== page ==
Detailed Analysis of Various Dry Lubricant Materials-Knowledge-Dry Lubricant And Oil Additives Suppliers

Detailed Analysis of Various Dry Lubricant Materials

2020-08-21 15:54:47  Knowledge

Dry lubricant is a kind of material that reduces the friction coefficient and reduces wear by preventing the friction parts from directly contacting under regular use or high load. Besides, the dry lubricant is also a key additive material for high-performance anti-seize agents and anti-wear coatings. It is often mixed in the form of powder particles in grease and lubricating oil to play a sliding role. The additives will fill up the rough surface of the accessories when the friction pair slides relatively. Therefore, under extreme operating conditions, dry lubricants provide sufficient boundary lubrication conditions, thereby achieving a reduced friction coefficient and reduced wear. Generally speaking, the advantages of solid lubricants are more evident than liquid lubricants under the terms of high vacuum below 10-2 Pa and near atmospheric pressure above 104 Pa, the low temperature below 0℃, and high temperature above 177℃.

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Typical dry lubricant additives

Dry lubricant additives mainly fall into four categories: (1) carbon-based materials (such as graphite, DLCs, and nanocrystalline diamond); (2) transition metal disulfides (such as Mo S2 and WS2); (3) polymers (such as polytetrafluoroethylene) Fluoroethylene PTFE); (4) Ceramic high-temperature lubricating materials (such as metal oxides, metal fluorides, and sulfates). The first and second types of solid lubricating materials belong to the typical layered structure dry lubricant.


(1) Carbon-based lubricating material

Graphite is a typical carbon-based dry lubricant, which has the characteristics of high-temperature resistance and corrosion resistance.

And is famous for its reliable lubrication characteristics. The atoms in the carbon-based planes are bonded together by strong covalent bonds, and the base planes are combined by weak van der Waals forces, resulting in weak mechanical bonding between the aircraft. The presence of water vapor and oxygen in the environment can promote graphite.

Shear movement between crystal layers. When the base surface is worn, these active edges are neutralized (passivated) by adsorbing water or other steam. Graphite can also maintain low friction. This is for other carbon-based solid lubricants. Carbon-based lubricating materials also include various types of DLC coatings. Unlike graphite, DLCs usually present a typical short-range ordered amorphous phase, which is a mixture of sp3 type tetrahedral structure (diamond hybrid) and sp2 type trigonal structure ( Graphite hybrid), this feature reflects the material has excellent friction and mechanical properties such as low friction coefficient, flat wear rate, high hardness, and high elastic modulus. Another type of DLC coating, the so-called low-friction carbon coating (NFC), can reach the lowest coefficient of friction (0.005) among known materials. In the sliding resistance of the NFC-NFC friction pair, the NFC coating is No adhesion transfer film is formed on the part, but the passivation of the contact surface by hydrogenated carbon atoms results in an ultra-low friction coefficient.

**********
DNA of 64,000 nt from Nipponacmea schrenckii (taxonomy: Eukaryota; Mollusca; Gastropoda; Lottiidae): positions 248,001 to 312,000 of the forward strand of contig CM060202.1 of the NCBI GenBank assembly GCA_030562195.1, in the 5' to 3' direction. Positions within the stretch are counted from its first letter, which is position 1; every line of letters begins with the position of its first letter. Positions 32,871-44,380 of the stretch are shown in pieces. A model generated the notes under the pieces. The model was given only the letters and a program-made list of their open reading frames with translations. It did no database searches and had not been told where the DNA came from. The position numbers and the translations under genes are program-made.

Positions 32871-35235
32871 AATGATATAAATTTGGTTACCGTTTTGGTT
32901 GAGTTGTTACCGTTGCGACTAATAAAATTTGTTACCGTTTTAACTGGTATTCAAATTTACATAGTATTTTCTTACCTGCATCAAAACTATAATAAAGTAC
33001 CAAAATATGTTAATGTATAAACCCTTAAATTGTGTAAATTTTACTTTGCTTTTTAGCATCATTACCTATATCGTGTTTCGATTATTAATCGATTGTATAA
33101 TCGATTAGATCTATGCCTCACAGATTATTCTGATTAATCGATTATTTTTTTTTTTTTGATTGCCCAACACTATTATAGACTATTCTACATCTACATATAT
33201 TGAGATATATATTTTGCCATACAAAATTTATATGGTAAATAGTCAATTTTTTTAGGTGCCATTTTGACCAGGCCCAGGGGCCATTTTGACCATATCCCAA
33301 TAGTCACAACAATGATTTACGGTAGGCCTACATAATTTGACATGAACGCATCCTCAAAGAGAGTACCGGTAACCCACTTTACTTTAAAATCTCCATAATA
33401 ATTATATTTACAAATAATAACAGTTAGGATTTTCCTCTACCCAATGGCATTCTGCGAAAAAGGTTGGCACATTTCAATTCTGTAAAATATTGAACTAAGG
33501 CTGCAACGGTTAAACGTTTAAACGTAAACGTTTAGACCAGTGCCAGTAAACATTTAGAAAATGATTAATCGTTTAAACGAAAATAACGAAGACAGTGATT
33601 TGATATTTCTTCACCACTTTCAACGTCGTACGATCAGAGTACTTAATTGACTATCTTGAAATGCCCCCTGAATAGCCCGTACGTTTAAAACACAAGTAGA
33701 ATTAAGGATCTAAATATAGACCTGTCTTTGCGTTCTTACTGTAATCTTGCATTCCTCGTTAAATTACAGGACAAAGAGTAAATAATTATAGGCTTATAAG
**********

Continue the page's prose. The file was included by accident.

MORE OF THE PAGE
(2) Transition metal disulfide (TMDs) lubricating materials

In the TMD family, MoS2 and WS2 are widely used for their reliable lubricating properties. The primary mechanism for achieving low shear resistance at the interface is parallel to sliding The direction-oriented base surface and the transfer film formed on the friction coupler.

MoS2 and WS2 coatings will not oxidize or react with water vapor in dry gas or ultra-high vacuum, thus maintaining their reliable internal lubrication. However, in humid air, friction oxides such as MoO3 and WO3 may be formed due to the dangling edges of the base surface or the reaction of unsaturated bonds with water vapor or oxygen in the environment. At this time, the sliding friction coefficient is relatively high (0.15-0.2), and the wear life is also concise.

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(3) Polymer lubricating materials

Polymer dry lubricant is usually deposited on the surface of the substrate in the form of a coating (film) (such as polymer-based engine bearing caps). The molecular structure of these materials is composed of long chains parallel to each other, and the intermolecular bonding strength is weak. It may slip under stress.

PTFE is typical of this type of dry lubricant. Unlike other dry lubricants, PTFE does not have a layered structure, but it is easy to slide between PTFE macromolecules, similar to a layered structure. The minimum static and dynamic friction coefficient of PTFE can be reduced to 0.04. The metal treated with PTFE coating can be used under harsh conditions of temperature, pressure, and media, and can achieve an extended protection period.

4High temperature resistant dry lubricant

Some oxides, such as B2O3, MoO2, MoO3, ZnO, Re2O7, TiO2, V2O5, and PbO, have a low melting point and soften at high temperatures, and have better properties The anti-friction ability. PbO has better lubricating performance than MoS2 in the temperature range of 480℃850℃. Many metal fluorides and their compounds have excellent lubricating properties at high temperatures, such as CaF2, BaF2, LiF, NaF, and CeF3, and LaF3 have excellent lubricating properties at 500-1000℃.

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